Three years ago I quit drinking. It’s probably the best thing I’ve ever done, and certainly the thing that’s given me the most amount of prolonged happiness. But it came about almost spontaneously, a spur of the moment action after very little preparation, leaving me at a loss to know what it said about my relationship with alcohol, specifically, why I had been so devoted to and dependent on it for decades and yet so sure that I wanted to stop when I finally did. It wasn’t as though I had done something terrible, like drive into a pedestrian while drunk, to make me see that I had to stop. It’s true, I was picking arguments with my partner, to my drunken shame, but nothing that made it imperative that I quit the drink. Most heavy drinkers one hears about who stop suddenly, turn out to be alcoholic. It’s a strange thing where alcohol is concerned, that the status of addict is so unremittingly rubber-stamped by the act of quitting.
I started to wonder if I might be an alcoholic, or was it that I was just a heavy drinker who had come to his senses? Increasingly I found this question really mattered to me for all sorts of reasons. For one thing, I needed to be able to explain to people what I had done in stopping completely, and why I had done it. But I couldn’t say for sure. I was drawn towards the clarity of the label “functioning alcoholic” which seemed all-embracing and extremely clear, but I hadn’t done any of the things that Alcoholics Anonymous insisted I must do to be considered one of them, like hitting rock bottom, or admitting that my life had become unmanageable, and being powerless over alcohol. It simply wasn’t true, and saying it to people or trying to convince myself of its veracity seemed like a terrible lie. What compounded this problem of identity was the fact I had stopped drinking without any intervening help, a fact that surely undermined the possibility that I might be an alcoholic. Despite this, I started attending AA meetings as a way of trying to understand my condition, whatever that was, and seek comfort in others who had resolved to stop drinking, like me. It worked, but my existential dilemma wasn’t fixed as I continued to feel at best like a voyeur and at worst like an imposter. However I struggled on with my weekly meeting of AA because of the shared joy in sobriety and because of its clearly stated policy that the only requirement for attending meetings was the desire to stop drinking. And I knew for sure I had that desire, even if I don’t know why.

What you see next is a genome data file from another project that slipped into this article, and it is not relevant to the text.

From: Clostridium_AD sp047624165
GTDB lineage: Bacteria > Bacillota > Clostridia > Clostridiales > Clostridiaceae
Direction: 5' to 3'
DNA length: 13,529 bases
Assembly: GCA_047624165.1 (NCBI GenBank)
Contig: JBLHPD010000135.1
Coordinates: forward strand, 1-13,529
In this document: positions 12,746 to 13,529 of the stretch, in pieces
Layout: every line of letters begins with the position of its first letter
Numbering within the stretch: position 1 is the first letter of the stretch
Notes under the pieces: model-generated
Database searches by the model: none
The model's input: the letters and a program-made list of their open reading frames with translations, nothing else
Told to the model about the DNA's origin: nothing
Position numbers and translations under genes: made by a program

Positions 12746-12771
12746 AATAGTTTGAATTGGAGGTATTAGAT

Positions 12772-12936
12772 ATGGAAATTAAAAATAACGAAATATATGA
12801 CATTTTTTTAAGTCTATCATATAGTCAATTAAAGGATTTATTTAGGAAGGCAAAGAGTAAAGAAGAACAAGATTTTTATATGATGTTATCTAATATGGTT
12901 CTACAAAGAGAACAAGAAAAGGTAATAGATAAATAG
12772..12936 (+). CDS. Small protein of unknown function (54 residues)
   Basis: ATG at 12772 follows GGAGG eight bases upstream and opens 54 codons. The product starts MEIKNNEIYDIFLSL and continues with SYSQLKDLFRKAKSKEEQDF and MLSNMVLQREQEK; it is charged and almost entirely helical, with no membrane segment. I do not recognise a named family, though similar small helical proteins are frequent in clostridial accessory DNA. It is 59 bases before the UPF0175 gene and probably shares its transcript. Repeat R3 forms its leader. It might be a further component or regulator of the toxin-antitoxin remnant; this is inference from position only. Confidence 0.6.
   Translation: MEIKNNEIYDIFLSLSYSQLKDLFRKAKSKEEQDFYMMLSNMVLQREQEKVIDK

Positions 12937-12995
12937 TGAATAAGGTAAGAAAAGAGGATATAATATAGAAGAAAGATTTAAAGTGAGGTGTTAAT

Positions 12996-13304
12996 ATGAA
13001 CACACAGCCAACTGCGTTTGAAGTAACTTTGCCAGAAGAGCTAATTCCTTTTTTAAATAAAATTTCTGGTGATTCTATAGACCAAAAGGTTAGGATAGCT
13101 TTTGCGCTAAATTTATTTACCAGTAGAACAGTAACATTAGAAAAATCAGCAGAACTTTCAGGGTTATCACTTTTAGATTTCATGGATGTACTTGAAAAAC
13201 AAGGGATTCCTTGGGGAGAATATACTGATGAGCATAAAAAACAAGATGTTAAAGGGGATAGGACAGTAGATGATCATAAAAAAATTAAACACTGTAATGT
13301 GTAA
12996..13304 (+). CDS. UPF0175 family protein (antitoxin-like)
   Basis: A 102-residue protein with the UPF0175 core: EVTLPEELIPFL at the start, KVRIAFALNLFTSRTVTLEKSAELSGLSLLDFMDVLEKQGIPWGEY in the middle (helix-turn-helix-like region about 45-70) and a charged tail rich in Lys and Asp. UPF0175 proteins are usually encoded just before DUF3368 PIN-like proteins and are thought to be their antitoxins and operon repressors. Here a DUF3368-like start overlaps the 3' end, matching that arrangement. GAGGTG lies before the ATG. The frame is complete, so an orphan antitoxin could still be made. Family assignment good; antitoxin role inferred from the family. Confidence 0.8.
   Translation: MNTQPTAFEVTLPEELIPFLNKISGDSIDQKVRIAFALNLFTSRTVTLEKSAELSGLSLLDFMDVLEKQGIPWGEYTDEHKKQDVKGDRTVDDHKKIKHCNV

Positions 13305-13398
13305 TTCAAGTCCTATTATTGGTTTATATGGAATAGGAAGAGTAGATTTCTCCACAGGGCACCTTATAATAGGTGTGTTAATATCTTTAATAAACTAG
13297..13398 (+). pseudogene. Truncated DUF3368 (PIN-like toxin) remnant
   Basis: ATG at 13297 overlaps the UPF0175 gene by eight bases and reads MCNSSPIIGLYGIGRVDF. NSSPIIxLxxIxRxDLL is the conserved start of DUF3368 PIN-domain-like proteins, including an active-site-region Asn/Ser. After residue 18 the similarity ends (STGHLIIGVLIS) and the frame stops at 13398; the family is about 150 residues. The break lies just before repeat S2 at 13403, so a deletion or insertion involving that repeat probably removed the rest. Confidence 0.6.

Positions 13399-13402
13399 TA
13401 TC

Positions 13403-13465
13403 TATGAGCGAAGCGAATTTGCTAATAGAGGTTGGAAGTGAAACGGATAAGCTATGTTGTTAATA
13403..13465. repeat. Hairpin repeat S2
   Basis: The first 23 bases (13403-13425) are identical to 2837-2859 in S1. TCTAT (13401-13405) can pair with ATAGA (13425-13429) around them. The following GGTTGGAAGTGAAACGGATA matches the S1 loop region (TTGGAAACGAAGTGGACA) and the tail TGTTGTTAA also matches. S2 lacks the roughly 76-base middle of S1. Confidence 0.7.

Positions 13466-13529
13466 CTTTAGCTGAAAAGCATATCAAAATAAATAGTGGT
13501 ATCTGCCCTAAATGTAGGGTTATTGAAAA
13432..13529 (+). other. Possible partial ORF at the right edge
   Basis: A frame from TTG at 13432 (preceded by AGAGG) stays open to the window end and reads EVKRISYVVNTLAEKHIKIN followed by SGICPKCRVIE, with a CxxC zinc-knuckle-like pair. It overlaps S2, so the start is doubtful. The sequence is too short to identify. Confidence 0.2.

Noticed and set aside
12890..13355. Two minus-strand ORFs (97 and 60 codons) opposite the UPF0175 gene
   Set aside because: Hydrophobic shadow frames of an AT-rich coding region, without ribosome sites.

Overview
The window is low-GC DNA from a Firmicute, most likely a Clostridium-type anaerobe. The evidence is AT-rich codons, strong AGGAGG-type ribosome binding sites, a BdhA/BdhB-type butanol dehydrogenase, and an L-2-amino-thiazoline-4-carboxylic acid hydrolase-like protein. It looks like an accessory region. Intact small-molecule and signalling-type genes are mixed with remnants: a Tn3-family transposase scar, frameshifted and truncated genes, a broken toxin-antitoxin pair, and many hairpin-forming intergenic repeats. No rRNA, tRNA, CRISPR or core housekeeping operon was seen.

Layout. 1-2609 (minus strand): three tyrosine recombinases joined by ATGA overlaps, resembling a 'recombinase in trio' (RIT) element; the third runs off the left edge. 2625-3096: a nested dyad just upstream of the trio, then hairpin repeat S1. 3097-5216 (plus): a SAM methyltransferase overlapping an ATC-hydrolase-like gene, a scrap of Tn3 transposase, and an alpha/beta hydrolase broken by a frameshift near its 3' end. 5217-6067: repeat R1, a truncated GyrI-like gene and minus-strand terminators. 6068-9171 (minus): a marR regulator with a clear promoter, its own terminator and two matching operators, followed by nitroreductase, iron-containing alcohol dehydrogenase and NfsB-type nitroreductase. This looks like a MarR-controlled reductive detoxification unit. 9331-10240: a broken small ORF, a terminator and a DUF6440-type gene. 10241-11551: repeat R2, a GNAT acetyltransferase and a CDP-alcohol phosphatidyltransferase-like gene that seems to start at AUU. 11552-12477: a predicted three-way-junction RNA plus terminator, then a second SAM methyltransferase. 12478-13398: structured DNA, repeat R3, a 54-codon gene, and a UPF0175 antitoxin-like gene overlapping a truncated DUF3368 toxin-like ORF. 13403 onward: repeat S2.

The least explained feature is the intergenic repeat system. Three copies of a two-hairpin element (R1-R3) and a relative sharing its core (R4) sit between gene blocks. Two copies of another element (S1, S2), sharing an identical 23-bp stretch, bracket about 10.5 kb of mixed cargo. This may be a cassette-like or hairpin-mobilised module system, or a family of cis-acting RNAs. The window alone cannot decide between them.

The fact is I had drunk enough booze between the age of 14 and 49 to know I might potentially have a problem, but none of the health warnings about liver and heart disease or the possibility of sliding towards physical dependency on alcohol, had much effect on my drinking. When I quit, I did so in spite of these warnings, not because of them; I did so with little fuss and no outside intervention – very much on my own inspiration.
It made me wonder why the literature and advice were so ineffective in controlling my behaviour over the years. None of it seemed to do anything at all to put me off drinking. I could even go as far as to say the advice was counter-productive, encouraging me to dismiss the Chief Medical Officer’s recommendations as nanny England maternalism, gone mad.
The fact is that up until the moment I stopped, I had always loved drinking. Alcohol had accompanied almost every significant teenage and adult event in my life. Occasionally it had made me do things I regretted, but that was never alcohol’s fault, only my own. I felt able to learn from my mistakes and to treat alcohol with respect. And like any human, I was more than capable of failure at times. All my friends drank, some as heavily as me, others not so much, but nobody ever said to my face that I drank too much.
Furthermore, there was never any question of choice where alcohol was concerned. I always wanted it, and at times, for instance when my mother’s heavy drinking became a problem, I could and should have supported her by not drinking, myself. Instead I drank even more than her and made life worse for us both. The fact is, I would have done anything for my mum, except not drink.
Giving up so easily made me question why drinking had been such an obsession all those years. What was it that had changed within me to make it possible to simply stop, to not want a drink anymore? It didn’t make sense. If I was addicted, then why was I able to quit so easily, and if I wasn’t addicted, why had I carried on drinking at times when I knew from experience how alcohol could mess with my life?
Having spent the last three years thinking about this problem, and writing a book about it: “Not Alcoholic, But…” I have concluded that for the majority of us, the most important thing to understand about drinking is our own personal relationship with alcohol. This means looking at wider things than merely how many units we might drink. We need to look at our levels of desire for alcohol when it’s unexpectedly not available, and our level or restraint needed to stay off the drink when it’s wise to do so. It’s not enough to congratulate ourselves for staying sober in order to look after the children, we need to measure how much restraint it took to stay away from the wine bottle. Desire and restraint are as important yardsticks as units consumed.